Will Global Crude Heavyweights Russia and Saudi Arabia Make Peace?
The Russia – Saudi bonhomie has witnessed a seismic shift from Putin exchanging warm high fives with MbS at the G20 summit in Argentina, to triggering an oil price war at a time when global oil markets are facing a demand drought due to the coronavirus outbreak. At a time when the world is fighting a global public health crisis, the shifting oil markets have set in motion an economic recession. A failed consensus over coordinated production at OPEC’s meeting in Vienna served as a prelude to this oil price war.
In the meeting in Vienna, Russia blew its three-year alliance with OPEC, after refusing to concede to Saudi Arabia’s demand for cutting crude output by 1 million barrels-per-day. Russia balked to further cut the output as this would mean throwing a lifeline to U.S. shale gas producers, who continue to reap the benefits of higher oil prices without being party to any production cuts.
In a bid to inflict pain on Russia, Saudi Arabia slashed its export prices, making its oil attractive for Asia and Europe. Russia was not going to sit idly by and watch Saudi Arabia hog away its economic pie in the crude market. It ramped up its crude production, thus creating a supply glut and pushing the world economy into further recession.
The Saudi Crowned Prince in a bid to tighten his grip on power has purged senior members of his royal family which will further delegitimize his political standing and induce more criticism of his whimsical foreign policy from the royal family. Further, he faces an uphill task of recovering the economical health of the kingdom fractured by tumbling oil prices. Thus a negotiated settlement is imperative to help MbS navigate through the self-made economic and political troubles.
In the game of playing chicken, it is also imperative to understand who will blink first. Unlike Saudi Arabia, Russia has diversified its sources of income and is in a better position to weather the shock of low prices due to its financial cushion of $570 billion, higher than Saudi Arabia’s $500 billion.
Apart from that, though Russia’s cost of oil production ranges between $20-$40 per barrel when compared to KSA’s $10 per barrel, Saudi Arabia needs the price of $80 to balance its budget. Contrastingly, Russia only needs $40 per barrel as its fiscal break-even point. Further, KSA’s decision to pump up to 13 million barrels of oil leaves it with little or no spare capacity, meaning that it will lose its strategic and geopolitical leverage as a major swing producer to spike oil prices or to overcome any production disruptions.
The protracted bloodbath of oil will be a continuing saga unless one of the players pins the other player down. Perhaps both will be only pushed to the bargaining table only when they see a myriad of political and economic challenges trickling out of their control.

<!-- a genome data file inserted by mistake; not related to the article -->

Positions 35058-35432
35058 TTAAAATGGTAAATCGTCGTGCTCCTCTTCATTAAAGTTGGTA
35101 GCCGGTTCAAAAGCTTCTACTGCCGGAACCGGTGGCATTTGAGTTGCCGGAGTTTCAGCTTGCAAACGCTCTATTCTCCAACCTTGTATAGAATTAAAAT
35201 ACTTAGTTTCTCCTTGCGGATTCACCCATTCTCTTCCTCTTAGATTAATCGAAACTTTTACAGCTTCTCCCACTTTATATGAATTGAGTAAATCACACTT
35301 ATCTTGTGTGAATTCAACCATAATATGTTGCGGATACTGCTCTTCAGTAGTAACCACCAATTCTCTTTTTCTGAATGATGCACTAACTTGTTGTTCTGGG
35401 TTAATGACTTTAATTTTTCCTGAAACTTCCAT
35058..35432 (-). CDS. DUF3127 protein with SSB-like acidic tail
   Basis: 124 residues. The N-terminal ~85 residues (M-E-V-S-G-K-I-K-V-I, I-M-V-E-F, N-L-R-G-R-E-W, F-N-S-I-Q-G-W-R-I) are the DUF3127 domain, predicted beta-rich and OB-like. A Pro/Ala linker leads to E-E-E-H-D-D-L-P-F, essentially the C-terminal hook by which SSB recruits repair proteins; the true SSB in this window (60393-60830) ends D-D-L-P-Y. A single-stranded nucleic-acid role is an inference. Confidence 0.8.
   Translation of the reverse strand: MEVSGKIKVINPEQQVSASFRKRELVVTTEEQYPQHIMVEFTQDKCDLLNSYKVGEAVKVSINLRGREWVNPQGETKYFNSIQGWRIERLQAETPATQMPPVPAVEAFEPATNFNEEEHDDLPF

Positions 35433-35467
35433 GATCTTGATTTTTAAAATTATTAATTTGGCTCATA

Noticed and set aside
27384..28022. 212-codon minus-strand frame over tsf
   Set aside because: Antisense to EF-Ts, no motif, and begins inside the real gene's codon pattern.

This is not to say that the internecine strife will help Russia. The Kremlin is already facing the heat as the slumping prices will lead to a shortfall of $40 billion in its budget revenue. But Russia is going to use funds from its national wealth fund which has enough reserves to compensate for lower budget revenues due to low oil prices for more than five years. Though Russia is in a better position to weather the low prices, it is well acquainted with the fact that Saudi Arabia’s decision to open the spigots at cheap rates will hamper its crude revenues and if none of them moves the needle to thaw these escalations, it might have to introduce harsh austerity measures to keep the Russian economy afloat especially when the world is struggling to limp towards economic normalcy hit by the coronavirus.
The aftermath of the pandemic and the tensions with Saudi Arabia come at a critical political juncture for Putin as he seeks to reset the clock of presidential terms which will allow him to rule until 2036. While Putin would like to sit ensconced in the Kremlin, his effective management of the synergized challenges of the global pandemic and oil price war will need some kind of accommodation or open channel of negotiations with MbS to end the mess that they created. Apart from the internal dynamics, the oil gambit threatens his larger geopolitical ambitions in the Middle East where a consolidated alliance with Sunni led Saudi Arabia bloc is pivotal to keeping Iran’s strategic ambitions in check. The cratering relations also need to be rekindled before the U.S. leverages this spat and rubs salt in the wound of punctured relations between Putin and MbS. For MbS, sour relationship with Russia would mean pushing Russia into arch-rival Iran’s embrace and less support or show of solidarity in the theatre of reckless escalations in the Iran-Saudi proxy rivalry.
The tepid Russian-Saudi alliance can’t afford to burn bridges now as their strategic interdependence allows them to counterbalance or blunt their nemeses standing in the Middle East. Till the wrinkles in the bilateral relationship are not resolved, the global energy markets and thus the international economic growth will remain a casualty of this zero-sum game. U.S. shale oil producers coming in talks with OPEC suggest that attempts to des-escalate are on an anvil and the mutual impending damage could soon draw Saudi Arabia and Russia to the drawing board.